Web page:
Terminal-based CPU stress and monitoring utility
|GNU General Public License v2.0
The Stress Terminal UI: s-tui
Stress-Terminal UI, s-tui, monitors CPU temperature, frequency, power and utilization in a graphical way from the terminal.
Table of Contents
- The Stress Terminal UI: s-tui
- What it does
- Simple installation
- More installation methods
- Run from source code
What it does
- Monitoring your CPU temperature/utilization/frequency/power
- Shows performance dips caused by thermal throttling
- Requires no X-server
- Built in options for stressing the CPU (stress/stress-ng/FIRESTARTER)
pip (x86 + ARM)
The most up to date version of s-tui is available with pip.
pip install s-tui --user
(This usuall creates an executable in ~/.local/bin/ dir. Make sure it is in your PATH)
To install as root
sudo pip install s-tui
You might need to install
Installation in virtualenv with pipsi:
pipsi install s-tui
More installation methods
Ubuntu (18.10 and newer)
sudo apt install s-tui
Ubuntu (18.04, 16.04)
A PPA is available but is not up to date
sudo add-apt-repository ppa:amanusk/python-s-tui
sudo apt-get update
sudo apt-get install python3-s-tui
Arch Linux, Manjaro
s-tui is in the Arch repository:
sudo pacman -S s-tui
s-tui-git follows the master branch, maintained by @MauroMombelli
Install it with:
yay -S s-tui-git
sudo zypper install s-tui
The side bar houses the controls for the displayed graphs.
At the bottom, all sensors reading are presented in text form.
* Use the arrow keys or 'hjkl' to navigate the side bar
* Toggle between stressed and regular operation using the radio buttons in 'Modes'.
* If you wish to alternate stress defaults, you can do it in <Stress options>
* Select graphs to display in the <Graphs> menu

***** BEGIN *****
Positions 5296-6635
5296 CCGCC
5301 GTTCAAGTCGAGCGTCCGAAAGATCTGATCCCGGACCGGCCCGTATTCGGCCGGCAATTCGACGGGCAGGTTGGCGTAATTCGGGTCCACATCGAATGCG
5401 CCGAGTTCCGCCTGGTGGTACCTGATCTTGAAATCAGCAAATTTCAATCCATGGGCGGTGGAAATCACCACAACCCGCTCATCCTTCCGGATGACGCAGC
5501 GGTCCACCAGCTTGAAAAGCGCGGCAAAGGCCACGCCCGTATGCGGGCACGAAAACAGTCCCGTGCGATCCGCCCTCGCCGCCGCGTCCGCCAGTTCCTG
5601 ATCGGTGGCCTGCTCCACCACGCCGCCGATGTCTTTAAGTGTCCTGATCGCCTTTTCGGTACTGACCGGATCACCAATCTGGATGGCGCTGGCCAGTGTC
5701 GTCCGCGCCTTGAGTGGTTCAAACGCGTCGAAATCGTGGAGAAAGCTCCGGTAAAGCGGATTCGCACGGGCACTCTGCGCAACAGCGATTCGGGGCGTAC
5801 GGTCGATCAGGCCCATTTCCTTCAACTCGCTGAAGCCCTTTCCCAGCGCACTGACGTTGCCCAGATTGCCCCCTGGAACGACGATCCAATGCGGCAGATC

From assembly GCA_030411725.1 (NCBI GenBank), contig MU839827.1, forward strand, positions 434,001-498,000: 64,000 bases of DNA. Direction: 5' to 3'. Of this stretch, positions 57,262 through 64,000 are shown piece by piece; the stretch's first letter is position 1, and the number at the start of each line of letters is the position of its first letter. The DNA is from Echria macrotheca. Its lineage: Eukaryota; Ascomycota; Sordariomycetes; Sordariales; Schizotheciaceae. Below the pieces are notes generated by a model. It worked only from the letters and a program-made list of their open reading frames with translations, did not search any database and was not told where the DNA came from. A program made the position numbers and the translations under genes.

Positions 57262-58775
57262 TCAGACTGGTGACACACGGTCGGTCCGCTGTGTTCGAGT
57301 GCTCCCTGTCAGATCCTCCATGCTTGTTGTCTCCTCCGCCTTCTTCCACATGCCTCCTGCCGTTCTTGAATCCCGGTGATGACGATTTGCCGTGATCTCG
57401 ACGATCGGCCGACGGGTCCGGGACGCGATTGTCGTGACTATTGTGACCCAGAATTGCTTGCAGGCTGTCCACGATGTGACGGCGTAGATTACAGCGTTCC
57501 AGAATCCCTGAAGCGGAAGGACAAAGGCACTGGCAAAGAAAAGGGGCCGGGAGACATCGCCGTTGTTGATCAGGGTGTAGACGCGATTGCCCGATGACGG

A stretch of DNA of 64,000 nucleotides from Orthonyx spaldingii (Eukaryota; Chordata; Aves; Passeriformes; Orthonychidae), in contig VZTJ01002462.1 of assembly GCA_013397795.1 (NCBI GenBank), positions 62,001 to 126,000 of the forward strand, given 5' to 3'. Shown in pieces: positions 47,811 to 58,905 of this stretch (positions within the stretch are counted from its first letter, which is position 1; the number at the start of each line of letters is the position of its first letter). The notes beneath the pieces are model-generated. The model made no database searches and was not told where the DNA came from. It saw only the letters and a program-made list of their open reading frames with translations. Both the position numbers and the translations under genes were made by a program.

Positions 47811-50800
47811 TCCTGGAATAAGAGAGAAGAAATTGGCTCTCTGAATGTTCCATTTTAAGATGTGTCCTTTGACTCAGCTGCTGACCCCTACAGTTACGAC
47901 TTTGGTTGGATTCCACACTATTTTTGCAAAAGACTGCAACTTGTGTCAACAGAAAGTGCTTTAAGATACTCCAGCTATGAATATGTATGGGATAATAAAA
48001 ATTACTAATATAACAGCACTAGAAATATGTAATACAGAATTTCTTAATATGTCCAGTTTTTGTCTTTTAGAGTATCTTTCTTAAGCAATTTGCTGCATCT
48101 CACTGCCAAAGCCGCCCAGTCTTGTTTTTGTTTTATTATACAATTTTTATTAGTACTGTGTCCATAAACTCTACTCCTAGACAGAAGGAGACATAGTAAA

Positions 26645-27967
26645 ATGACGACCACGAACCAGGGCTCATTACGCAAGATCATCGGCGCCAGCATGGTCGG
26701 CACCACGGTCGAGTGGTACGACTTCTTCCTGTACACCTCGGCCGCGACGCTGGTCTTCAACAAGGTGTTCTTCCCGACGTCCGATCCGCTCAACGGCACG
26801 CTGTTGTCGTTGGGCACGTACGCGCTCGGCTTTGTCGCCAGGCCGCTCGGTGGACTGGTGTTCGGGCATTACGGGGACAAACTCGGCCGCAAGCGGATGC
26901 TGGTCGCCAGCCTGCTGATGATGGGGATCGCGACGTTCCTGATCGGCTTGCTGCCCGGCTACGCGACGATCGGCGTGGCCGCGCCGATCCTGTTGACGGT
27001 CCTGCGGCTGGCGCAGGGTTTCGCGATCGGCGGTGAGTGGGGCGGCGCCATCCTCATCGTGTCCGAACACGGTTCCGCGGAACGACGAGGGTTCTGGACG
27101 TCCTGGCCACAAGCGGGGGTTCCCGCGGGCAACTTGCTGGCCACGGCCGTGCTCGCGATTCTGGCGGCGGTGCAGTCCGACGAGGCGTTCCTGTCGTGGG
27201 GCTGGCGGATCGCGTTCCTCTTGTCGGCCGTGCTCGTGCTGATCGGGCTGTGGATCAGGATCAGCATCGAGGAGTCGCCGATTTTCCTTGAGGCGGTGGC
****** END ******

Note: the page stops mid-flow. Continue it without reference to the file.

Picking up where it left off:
* Select summaries to display in the <Summaries> menu
* Use the <Reset> button to reset graphs and statistics
* If your system supports it, you can use the UTF-8 button to get a smoother graph
* Save your current configuration with the <Save Settings> button
* Press 'q' or the <Quit> button to quit
* Run `s-tui --help` to get this message and additional cli options
-h, --help show this help message and exit
-d, --debug Output debug log to _s-tui.log
Use a custom debug file. Default: _s-tui.log
-dr, --debug_run Run for 5 seconds and quit
-c, --csv Save stats to csv file
--csv-file CSV_FILE Use a custom CSV file. Default: s-tui_log_<TIME>.csv
-t, --terminal Display a single line of stats without tui
-j, --json Display a single line of stats in JSON format
-nm, --no-mouse Disable Mouse for TTY systems
-v, --version Display version
-tt T_THRESH, --t_thresh T_THRESH
High Temperature threshold. Default: 80
s-tui is a great for monitoring. If you would like to stress your system, install stress. Stress options will then show up in s-tui (optional)
sudo apt-get install stress
s-tui is a self-contained application which can run out-of-the-box and doesn’t need config files to drive its core features. However, additional features like running scripts when a certain threshold has been exceeded (e.g. CPU temperature) does necessitate creating a config directory. This directory will be made in